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Prescription for Success

When a patient needs a medication, it is imperative that it be delivered in a timely manner. Interruptions in this process could literally mean the difference between comfort and extreme pain, or in many cases, the difference between life and death.

The period from the time medications are prescribed to the time the drugs reach the patient is often fraught with many bottlenecks. This was a situation in which the staff at a Michigan hospital found themselves. The Company, a group purchasing and consulting organization, was asked to help solve the dilemma and expedite the procedure for getting the right medication to the right patient—at the right time.

Problem

The Company wanted to find out why staff members were often slow in transcribing and filling physician’s medication orders.

The lag time could be as much as 8-12 hours from the time the medication order was written to the time the medication reached the patient. The Prescription for Successdelays ultimately affected delivery of the drugs to the individual care units and thus, to the patients themselves. Besides lengthening the time of their hospital stay, the lag time put patients at risk, especially those that needed pain medication or those who needed vital antibiotics to arrest infection. Key questions that needed to be addressed included: What process step has the potential to result in the best patient outcome? Which process step, if any, should be eliminated?

Which process step costs the most, and which process step (if modified) could end up saving money?

The Company set a number of goals pertaining to this fact-finding mission. They included:

  • Identifying where and why delays occurred in the process
  • Decreasing the amount of time used to transcribe orders to one hour after they are written
  • Identifying the resources required to request and administer a medication
  • Decreasing the amount of time required to deliver medications to patient care units
  • Ensuring that once medications reach the patient care unit, the RN is informed

Solution

The Company developed several objectives relating to this plan, involving:

  • Deciding who has the responsibility for transcribing physician orders
  • Communicating this method to nursing and pharmacy staff
  • Identifying which department is responsible for control of narcotic use and recordkeeping
  • Standardizing the way pharmacies are informed of new medication orders

(Standard procedures already established included faxing in orders to pharmacies, having technicians pick up the orders from the pharmacies, and having the pharmacist in the satellite pharmacy transcribe the orders).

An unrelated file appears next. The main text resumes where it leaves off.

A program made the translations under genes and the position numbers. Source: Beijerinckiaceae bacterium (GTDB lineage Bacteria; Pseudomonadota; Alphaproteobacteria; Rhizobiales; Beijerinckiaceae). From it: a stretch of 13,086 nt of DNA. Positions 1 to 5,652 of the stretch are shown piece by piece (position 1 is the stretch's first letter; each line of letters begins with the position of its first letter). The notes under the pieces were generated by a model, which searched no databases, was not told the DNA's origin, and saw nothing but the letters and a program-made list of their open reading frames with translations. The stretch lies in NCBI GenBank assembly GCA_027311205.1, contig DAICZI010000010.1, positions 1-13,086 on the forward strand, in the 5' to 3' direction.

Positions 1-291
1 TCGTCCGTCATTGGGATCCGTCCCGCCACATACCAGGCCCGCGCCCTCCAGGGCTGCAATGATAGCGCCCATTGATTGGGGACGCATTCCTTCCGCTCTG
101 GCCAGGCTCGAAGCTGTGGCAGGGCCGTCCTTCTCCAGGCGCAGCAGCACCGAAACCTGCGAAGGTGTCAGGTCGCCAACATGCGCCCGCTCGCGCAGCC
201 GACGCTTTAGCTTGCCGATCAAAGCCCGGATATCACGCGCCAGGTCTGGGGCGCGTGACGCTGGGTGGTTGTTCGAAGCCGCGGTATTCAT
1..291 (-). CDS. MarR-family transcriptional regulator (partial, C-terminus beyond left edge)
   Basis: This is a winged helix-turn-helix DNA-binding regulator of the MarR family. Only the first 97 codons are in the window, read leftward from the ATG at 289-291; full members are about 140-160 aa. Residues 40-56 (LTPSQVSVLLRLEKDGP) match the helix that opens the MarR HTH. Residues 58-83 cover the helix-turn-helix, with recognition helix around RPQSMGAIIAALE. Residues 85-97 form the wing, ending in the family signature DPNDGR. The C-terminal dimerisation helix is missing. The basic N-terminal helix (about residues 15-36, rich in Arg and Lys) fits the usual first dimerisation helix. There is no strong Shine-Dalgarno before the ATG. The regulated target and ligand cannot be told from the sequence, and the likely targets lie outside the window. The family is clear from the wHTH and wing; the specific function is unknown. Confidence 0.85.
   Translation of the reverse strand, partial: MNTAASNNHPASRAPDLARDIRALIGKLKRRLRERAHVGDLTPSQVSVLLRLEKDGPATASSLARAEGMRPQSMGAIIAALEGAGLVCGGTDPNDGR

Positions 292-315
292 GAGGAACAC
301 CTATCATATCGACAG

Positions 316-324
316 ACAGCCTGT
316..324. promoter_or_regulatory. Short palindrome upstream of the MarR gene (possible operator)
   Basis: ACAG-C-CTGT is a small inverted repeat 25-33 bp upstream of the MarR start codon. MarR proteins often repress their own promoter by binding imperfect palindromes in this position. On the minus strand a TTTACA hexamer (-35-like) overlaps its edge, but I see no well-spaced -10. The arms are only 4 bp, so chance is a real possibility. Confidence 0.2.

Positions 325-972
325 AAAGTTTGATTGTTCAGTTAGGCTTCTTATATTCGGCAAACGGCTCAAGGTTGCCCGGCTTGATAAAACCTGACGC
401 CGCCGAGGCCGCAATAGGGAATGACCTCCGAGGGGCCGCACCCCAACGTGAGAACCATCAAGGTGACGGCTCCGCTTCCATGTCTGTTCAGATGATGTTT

Initial recommendations for solving the problem included:

  • Notifying the pharmacy when a unit closes and reopens
  • Establishing a group of professionals (pharmacists and nurses) to develop a synergistic plan for medication delivery, administration, and control between the two departments. Because walking a group of people through the entire process takes so much time and effort, simulation provided a system map so that the overall picture could be viewed.

Because there were bottlenecks on the patient care unit concerning questions about staff responsibilities, The Company recommended revisions in policies and practice procedures. However, the working committee needed to demonstrate for key decision-makers in the hospital hierarchy where the bottlenecks occurred, Because of the intricacies of the situation, The Company decided that a standard flow chart just wouldn’t do. They needed something more visual and demonstrable that would have a forceful and influential impact. So The Company sought out ProcessModel simulation modeling for their expertise in helping resolve these issues.

Results

By inputting and analyzing data from ProcessModel, it was discovered that each department was working independently of each other because they could not “see” how their role impacted the system. The Company was able to change protocol so that all departments worked together and medication orders were processed much more quickly. This completely changed the approach that had formerly taken so long. One key change utilized electronic technology in expediting fulfillment of prescriptions. Previously, pharmacy technicians would pick up the orders at the hospital in person and deliver them to the pharmacy. Due to ProcessModel simulation results, the hospital began expediting prescription orders via fax machine, with plans to implement electronic order entry software in the next fiscal year. In addition the pharmacy identified potential FTE savings once new equipment and electronic software was in place.

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